I have decreased the weight by 10% to 405lbs (180kgs) and increased the number of reps by 100% to 12 repetitions. When I hit 12 repetitions which I did on the first day, I will increase the weight by 10lbs and go for 12 repetitions at 415lbs. I will do this three more times at 425lbs, 435lbs, and 445lbs.
Once I am doing 2 repetitions at 445lbs, I know without a doubt that I can do more than 6 repetitions at 455lbs, my old gym plateau. I also know that weight lifting is also a mental game. I’m going to skip 455lbs and go straight to 465lbs. I will attempt to do 4 repetitions.
This strategy also works if you’re working with higher reps. Increase the weight and decrease the reps for a few weeks.
I then started to have a light pre-workout meal. For me, that consists of a banana and one scoop of casein protein. As casein protein is slow digesting, I had it about 45 minutes before the gym while I ate the banana about 10 minutes before.
This did seem to have a greater effect on the second and third sets. In other words, I could not lift more weight on the first set, but I could lift more reps on the second and third sets. This makes sense as I had extra energy in my body instead of working out after a 16-hour fast.
Creatine is one of, if not the only, supplement to be scientifically proven to work. I had not taken a creatine supplement in three years. I took 10mg for the first seven days, then 5mg per day after my first meal post-workout.
This had a profound effect on my strength. I added 2 reps onto my heaviest sets right away.
After a few weeks of creatine supplementation, I decided to add more calories into my diet, but at 2.5x the rate I did in the past. The last thing I want to do is eat more with zero effects on gym performance or weight. At the prior 100 calories per day extra, I think my body easily could adapt real-time for this change, thus no noticeable effect on my weight or performance.
I am sure if I continued this 100 per day extra each week, eventually, I would start to gain weight, but again, any extra calories I eat needs to have an effect on either my weight or gym performance.
Are you training for three days per week? Then, why not add a fourth?
If you’re training six days per week, why not decrease to four or five?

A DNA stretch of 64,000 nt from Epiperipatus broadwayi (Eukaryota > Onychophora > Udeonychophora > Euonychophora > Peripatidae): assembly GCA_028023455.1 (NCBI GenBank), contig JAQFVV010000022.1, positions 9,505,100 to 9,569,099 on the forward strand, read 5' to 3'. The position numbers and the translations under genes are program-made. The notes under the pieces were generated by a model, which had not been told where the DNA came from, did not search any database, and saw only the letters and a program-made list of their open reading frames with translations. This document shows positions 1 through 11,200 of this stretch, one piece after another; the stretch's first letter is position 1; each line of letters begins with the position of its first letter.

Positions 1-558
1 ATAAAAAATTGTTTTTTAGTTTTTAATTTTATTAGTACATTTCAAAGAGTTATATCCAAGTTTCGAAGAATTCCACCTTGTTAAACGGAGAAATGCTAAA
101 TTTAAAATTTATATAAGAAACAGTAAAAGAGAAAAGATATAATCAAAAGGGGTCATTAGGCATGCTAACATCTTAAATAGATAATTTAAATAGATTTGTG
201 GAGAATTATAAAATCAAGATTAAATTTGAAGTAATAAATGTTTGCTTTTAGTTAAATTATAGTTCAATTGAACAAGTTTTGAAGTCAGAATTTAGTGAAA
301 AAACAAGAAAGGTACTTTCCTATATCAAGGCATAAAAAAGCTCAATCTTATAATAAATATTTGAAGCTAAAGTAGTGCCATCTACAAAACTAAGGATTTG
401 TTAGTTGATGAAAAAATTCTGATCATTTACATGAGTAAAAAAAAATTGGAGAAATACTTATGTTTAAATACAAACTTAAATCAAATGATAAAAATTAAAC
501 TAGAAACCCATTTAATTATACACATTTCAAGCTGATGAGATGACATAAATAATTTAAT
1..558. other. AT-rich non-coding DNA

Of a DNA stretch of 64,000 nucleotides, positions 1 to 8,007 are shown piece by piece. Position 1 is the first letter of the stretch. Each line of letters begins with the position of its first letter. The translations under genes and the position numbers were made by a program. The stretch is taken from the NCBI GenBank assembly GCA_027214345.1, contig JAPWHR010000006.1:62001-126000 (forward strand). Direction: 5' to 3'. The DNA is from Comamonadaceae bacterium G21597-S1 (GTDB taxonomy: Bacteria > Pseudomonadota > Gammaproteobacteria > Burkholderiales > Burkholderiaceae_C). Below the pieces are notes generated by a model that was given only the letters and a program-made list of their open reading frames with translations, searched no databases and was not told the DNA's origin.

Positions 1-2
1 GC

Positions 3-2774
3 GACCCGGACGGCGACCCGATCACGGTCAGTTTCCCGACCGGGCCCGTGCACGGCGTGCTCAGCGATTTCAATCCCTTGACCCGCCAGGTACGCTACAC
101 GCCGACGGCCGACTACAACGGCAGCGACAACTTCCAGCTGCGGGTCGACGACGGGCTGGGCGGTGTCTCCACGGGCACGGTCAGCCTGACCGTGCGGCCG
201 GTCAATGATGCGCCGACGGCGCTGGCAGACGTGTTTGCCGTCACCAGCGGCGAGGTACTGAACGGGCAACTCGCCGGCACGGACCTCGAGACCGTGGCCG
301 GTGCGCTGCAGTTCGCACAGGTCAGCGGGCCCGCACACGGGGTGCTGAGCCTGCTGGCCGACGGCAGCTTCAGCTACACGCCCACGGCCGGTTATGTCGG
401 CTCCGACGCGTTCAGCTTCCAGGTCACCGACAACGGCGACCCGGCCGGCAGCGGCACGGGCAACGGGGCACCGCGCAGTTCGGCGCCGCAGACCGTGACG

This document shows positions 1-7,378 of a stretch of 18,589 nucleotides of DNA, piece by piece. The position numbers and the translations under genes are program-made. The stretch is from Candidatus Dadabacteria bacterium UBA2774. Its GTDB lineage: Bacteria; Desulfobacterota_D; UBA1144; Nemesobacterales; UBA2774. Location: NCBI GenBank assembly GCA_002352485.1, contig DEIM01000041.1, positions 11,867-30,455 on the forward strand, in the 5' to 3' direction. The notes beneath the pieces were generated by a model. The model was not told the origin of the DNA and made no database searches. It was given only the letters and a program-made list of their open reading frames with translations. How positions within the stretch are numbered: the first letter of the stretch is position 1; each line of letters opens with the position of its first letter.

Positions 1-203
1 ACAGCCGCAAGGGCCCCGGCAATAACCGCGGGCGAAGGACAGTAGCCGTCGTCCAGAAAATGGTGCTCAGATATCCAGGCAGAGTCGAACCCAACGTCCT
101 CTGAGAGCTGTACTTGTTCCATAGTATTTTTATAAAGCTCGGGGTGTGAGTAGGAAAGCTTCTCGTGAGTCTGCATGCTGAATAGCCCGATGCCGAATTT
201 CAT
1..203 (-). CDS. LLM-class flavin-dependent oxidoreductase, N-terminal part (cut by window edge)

If you workout your whole body each day, why not change your schedule to workout one muscle group or upper and lower body on separate days?
Or why not adding on one more exercise? Or adding one more set? Or decreasing either of these?
If you workout in the 4-6 rep range, why not take a week or two with less weight and work in the 8-10 rep range so measure if this has an effect on your performance?
If you’re not used to going to failure, why not try it out. Or vice versa.
From January to June 2019, I was eating the following:
I decided to change to the following diet:
Personally, I did not notice a change in my lifts based on this change. Though if you’re in a restricted calories diet, I believe this would be one of the major changes you can make to ensure your body is getting the minimum amount of protein.
The point of this article is to make you understand that there are many ways to overcome a gym plateau in addition to the common ways.
If you practice Intermittent Fasting on an 8/16 schedule, why not strength this out to a 12/12 schedule? See how it works, you may be surprised how your body reacts to a simple change like this.
This is not a meal, but a supplement that gives you energy. Basically, anything to get you amped up. This could be a caffeine pill or NO-Xplode.
For me, there seems to not be much of a change if I rest two minutes or five minutes between sets as long as my body has adapted. In other words, if I rested 5 minutes per set one week and only 2 the next, I would get tired quicker. But if I kept with the 2-minute rest, my body would adapt and it would account for no change in performance. I think my body adapts rapidly and I can lift the same amount of weight with varied rest times. But for you, this may make a world of difference.
While weight-lifting in Kiev, Ukraine, I met a fit doctor. I say ‘fit’ because almost all of the doctors I’ve ever seen in my life seem to be physically unhealthy. It’s odd. Anyways, as is usual, we eventually asked each other what we do. He told me about a supplement he created. It’s meant to boost testosterone. My first thought was BS. It’s impossible to increase testosterone via an oral supplement.
However, it turns out that I was still in the middle of a long gym plateau. The next month I ordered it. I’ve been taking Aphro-D for almost a month now. The word is still out on whether or not it increases testosterone, but I measured my T three times in 2019. After another three months, I will measure my T again to find out. But anecdotally, I do feel a mightier focus in the gym.
Additionally, there are a couple of other nice benefits of this gym supplement. It basically forces you to drink a liter of water every morning (the taste is absolutely horrendous so you’ll want to mix it into a large bottle of water). You get to join an active community of health-minded dudes who are incredibly helpful (my prolactin was high and has the potential to be something serious, thankfully, it was not, but I got tremendous help from some true experts). And, it’s cheap. About $2 per day. If it does what it claims, this is a bargain and I suspect a price increaes once it catches on. I hope I’m grandfathered into the original price!
Your plateau could very well be the result of you unconsciously ignoring something. For example, maybe your bench press sucks but you’ve been neglecting triceps?
Or your deadlift is weak, but you don’t do any core exercises? Same with your squat.
Any flexibility or imbalance issue.
Am I missing one? How have you gotten over your gym plateau?